Monday, November 07, 2016

Hong Kong and Jakarta: Anger is The New Normal



“I don’t know if this protest will achieve anything, to be honest. It’s very hard to take on something like the Communist Party because it’s huge and it’s got its tentacles absolutely everywhere. But this is a very new, serious development. Because what they’ve done is that, right up front, very loud and clear, very explicitly, there is no more One Country Two Systems. They’ve invaded our judicial independence. It is the end of the last 19 years of pretending we are not a part of China.” 
“I don’t think anybody in Hong Kong wants to be ruled by the Communist Party. To me, this is not really about Baggio Leung or Yau Wai-ching. This is about something way bigger than the oath controversy. This is about a complete abuse of process, it is essentially undermining the constitution that we have.” 
“I think the lawmakers were a little bit silly in what they did but they did not deserve to be kicked out of the legislature. They were elected. People who were elected sit in legislature, that’s what they do, but now they are being denied that right… I didn’t sign up for this. I signed up to live in Hong Kong, not China”
Lau Chi-hung, quoted in the HK Free Press (link)

When the leadership is adjusting its Hong Kong policies under the “new normal”, all eyes are also on the two top executors of Beijing’s latest instructions: the Hong Kong and Macau Affairs Office (HKMAO) under the State Council; and the central government’s liaison office in Hong Kong. That was why many were amazed to see the Communist Party’s top anti-graft agency criticise the HKMAO for its “weak leadership” and inefficiency in carrying out party orders. Some also wondered whether the liaison office would be the next to be inspected. 
The critical report was released by a team from the Central Commission for Discipline Inspection, headed by anti-graft tsar Wang Qishan. Some also worried the “weak leadership” comment would lead to a more hardline style since current HKMAO director Wang Guangya is regarded as an open-minded, dovish official. 
But a closer look at the matter can be revealing: it was a nationwide party discipline inspection that has become a “new normal” of Chinese politics, and while the criticism surely is a reminder to the HKMAO, it would be too far-fetched to link it to the chief executive election as some have suggested; also, as a party mechanism, the commission has not sent any team to inspect overseas organisations, not to say to Hong Kong, where the party does not conduct any open activity under one country, two systems.
Tammy Tam in the SCMP (link)
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What began on Friday – as this writer observed on the way to meetings in central Jakarta – as a peaceful, democratic expression of dissent, well-managed by the police, took a nasty turn after dusk, and beyond the agreed 12-hour schedule of disruption. Groups that are yet to be fully identified took control of the protest and triggered significant, albeit contained, looting, some of it with an ominous focus on the ethnic Chinese business community.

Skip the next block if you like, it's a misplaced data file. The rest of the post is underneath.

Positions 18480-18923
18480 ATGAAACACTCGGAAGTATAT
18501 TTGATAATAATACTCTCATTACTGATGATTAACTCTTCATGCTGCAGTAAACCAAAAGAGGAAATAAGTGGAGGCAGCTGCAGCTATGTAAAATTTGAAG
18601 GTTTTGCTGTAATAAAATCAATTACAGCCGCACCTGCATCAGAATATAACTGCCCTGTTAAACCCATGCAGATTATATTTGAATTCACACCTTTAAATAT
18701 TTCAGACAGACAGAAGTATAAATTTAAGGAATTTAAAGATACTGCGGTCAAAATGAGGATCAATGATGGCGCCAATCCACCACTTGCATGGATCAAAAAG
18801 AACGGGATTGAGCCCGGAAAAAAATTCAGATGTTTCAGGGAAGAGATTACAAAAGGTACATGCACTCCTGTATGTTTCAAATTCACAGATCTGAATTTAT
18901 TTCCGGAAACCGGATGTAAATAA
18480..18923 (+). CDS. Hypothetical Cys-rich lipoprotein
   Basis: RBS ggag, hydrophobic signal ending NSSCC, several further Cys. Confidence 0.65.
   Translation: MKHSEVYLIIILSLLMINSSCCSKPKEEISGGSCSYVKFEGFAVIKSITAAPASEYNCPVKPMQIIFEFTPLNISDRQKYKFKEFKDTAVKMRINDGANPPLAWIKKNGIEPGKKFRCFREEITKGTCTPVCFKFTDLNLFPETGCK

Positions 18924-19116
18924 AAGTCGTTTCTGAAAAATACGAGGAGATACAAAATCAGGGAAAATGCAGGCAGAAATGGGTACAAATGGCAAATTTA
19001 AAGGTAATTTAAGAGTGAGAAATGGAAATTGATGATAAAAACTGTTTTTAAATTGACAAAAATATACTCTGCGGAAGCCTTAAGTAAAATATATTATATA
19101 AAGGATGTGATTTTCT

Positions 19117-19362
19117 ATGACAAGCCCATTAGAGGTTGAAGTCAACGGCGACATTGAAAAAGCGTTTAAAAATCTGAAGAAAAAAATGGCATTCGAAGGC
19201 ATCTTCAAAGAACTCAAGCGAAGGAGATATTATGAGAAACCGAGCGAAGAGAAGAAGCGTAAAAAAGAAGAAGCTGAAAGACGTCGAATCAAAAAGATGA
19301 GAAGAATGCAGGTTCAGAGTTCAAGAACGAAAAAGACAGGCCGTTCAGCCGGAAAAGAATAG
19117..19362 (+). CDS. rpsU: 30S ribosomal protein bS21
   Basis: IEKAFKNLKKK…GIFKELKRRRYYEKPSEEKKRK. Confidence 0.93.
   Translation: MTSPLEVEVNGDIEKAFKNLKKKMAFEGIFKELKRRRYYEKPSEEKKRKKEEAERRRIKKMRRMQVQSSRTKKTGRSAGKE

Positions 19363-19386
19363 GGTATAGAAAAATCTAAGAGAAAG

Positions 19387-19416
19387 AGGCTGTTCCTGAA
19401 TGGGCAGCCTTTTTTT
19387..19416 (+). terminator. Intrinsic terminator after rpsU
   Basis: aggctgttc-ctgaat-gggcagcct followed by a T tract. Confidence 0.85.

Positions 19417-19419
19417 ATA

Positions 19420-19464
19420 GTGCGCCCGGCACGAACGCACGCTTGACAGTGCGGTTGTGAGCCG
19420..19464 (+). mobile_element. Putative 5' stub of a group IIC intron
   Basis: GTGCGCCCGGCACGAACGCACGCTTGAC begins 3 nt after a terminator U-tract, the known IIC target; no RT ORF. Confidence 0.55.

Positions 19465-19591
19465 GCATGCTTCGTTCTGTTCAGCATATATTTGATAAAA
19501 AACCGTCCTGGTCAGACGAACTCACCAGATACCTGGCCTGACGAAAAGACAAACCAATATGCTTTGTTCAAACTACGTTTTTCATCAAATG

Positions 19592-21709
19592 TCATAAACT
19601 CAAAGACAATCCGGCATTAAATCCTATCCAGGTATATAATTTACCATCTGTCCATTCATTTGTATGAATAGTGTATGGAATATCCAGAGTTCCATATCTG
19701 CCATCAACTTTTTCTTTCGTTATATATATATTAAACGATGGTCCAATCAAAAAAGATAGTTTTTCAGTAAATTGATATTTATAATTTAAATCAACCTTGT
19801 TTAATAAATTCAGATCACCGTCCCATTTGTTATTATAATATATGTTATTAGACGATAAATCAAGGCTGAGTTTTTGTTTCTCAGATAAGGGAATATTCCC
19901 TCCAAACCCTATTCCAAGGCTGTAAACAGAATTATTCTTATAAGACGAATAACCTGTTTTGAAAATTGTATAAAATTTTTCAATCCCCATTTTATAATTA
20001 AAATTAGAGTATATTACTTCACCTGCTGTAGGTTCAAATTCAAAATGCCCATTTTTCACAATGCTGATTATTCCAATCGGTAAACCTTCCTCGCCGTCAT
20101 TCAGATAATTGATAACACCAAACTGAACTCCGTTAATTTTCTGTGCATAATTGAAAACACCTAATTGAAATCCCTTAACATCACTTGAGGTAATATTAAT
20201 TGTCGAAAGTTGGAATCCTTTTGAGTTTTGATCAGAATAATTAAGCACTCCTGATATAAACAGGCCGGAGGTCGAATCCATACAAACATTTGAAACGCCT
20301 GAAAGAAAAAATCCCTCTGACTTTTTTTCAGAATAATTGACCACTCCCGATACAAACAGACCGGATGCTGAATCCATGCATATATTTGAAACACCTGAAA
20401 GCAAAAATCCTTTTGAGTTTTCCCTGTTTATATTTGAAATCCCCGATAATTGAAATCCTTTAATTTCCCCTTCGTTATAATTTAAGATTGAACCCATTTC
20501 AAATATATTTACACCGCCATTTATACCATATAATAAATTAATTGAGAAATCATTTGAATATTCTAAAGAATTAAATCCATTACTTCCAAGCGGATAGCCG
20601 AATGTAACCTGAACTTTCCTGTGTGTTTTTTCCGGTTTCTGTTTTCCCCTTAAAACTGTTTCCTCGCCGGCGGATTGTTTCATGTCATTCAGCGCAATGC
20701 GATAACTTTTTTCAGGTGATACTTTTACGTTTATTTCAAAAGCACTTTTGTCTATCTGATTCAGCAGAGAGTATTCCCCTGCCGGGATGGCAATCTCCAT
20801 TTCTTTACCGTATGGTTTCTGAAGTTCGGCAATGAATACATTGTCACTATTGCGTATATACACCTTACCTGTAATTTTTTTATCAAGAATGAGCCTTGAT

Is Jokowi's hitherto impregnable position now under threat? We will have to wait and see. He has supported Ahok throughout these difficulties, but has also announced that his remarks that caused the controversy will be the subject of an official investigation. Events could move quickly and in unexpected directions. The threats to religious and ethnic harmony are ever present in this generally secular and tolerant society. There is a large, poor under-class who are not enjoying the fruits of rapid economic development. Indonesian political coalitions are fluid at the best of times. A host of political actors – including importantly two former presidents and a former presidential aspirant – are waiting in the wings for the slightest presidential misstep.
Hal Hill in the Australian Financial Review (link)

The Jakarta election should be about the programs that the candidates are proposing to solve the myriad of problems plaguing the capital, from severe traffic congestion and pollution to garbage collection problems, reclamation controversies and housing for the poor. But since the campaign period began in mid-October, we have heard nothing but calls for Ahok to drop out from the race on allegations that he insulted the Quran. And nothing fires up the political base of Ahok’s rivals more than allegations that he insulted Islam. 
The rivals of Ahok, who will certainly reap huge political gains if Ahok drops out of the race as a result of Friday’s rally, certainly share some of the blame for fanning primordial sentiments to get what they want. 
All of us, however, should take responsibility for allowing such sectarian sentiments to grow and fester in our democracy.
We have been complacent for too long, happy to think that the movements against Ahok, and those groups responsible for acts of intolerance and violence in this country, are only fringe groups who matter little in politics.

On Friday, we were proved wrong. These groups now hold the keys to the Jakarta gubernatorial election and, probably, the success or failure of our experiment in democracy.
M. Taufiqurrahman and Kornelius Purba in the Jakarta Post (link)

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